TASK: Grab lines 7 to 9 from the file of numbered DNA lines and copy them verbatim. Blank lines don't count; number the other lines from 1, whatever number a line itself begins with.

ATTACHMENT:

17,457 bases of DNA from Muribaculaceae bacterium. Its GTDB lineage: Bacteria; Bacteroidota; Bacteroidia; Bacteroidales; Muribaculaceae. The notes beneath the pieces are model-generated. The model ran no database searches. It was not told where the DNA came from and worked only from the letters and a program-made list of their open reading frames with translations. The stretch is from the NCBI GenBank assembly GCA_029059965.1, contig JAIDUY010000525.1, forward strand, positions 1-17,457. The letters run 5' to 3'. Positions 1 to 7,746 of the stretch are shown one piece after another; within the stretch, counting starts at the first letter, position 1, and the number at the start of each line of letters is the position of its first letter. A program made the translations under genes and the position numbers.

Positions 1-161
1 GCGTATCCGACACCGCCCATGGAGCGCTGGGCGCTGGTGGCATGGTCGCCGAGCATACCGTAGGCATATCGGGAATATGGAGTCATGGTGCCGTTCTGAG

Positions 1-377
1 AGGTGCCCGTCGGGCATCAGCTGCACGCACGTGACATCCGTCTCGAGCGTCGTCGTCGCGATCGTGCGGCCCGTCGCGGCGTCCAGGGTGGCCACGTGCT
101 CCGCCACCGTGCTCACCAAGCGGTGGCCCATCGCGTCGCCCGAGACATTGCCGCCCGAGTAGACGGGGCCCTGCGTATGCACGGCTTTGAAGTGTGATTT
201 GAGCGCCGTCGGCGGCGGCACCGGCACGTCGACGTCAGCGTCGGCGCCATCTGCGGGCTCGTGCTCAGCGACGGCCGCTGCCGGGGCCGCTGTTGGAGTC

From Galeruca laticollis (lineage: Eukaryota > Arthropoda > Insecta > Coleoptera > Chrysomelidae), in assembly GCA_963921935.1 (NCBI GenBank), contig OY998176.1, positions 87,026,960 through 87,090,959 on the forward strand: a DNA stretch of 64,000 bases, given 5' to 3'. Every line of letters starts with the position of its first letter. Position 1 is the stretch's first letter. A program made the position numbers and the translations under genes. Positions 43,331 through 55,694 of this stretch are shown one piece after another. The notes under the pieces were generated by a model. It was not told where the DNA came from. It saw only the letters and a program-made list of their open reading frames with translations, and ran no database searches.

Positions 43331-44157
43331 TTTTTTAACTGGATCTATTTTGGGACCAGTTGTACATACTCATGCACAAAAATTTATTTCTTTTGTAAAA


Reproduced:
201 GAGCGCCGTCGGCGGCGGCACCGGCACGTCGACGTCAGCGTCGGCGCCATCTGCGGGCTCGTGCTCAGCGACGGCCGCTGCCGGGGCCGCTGTTGGAGTC

From Galeruca laticollis (lineage: Eukaryota > Arthropoda > Insecta > Coleoptera > Chrysomelidae), in assembly GCA_963921935.1 (NCBI GenBank), contig OY998176.1, positions 87,026,960 through 87,090,959 on the forward strand: a DNA stretch of 64,000 bases, given 5' to 3'. Every line of letters starts with the position of its first letter. Position 1 is the stretch's first letter. A program made the position numbers and the translations under genes. Positions 43,331 through 55,694 of this stretch are shown one piece after another. The notes under the pieces were generated by a model. It was not told where the DNA came from. It saw only the letters and a program-made list of their open reading frames with translations, and ran no database searches.

Positions 43331-44157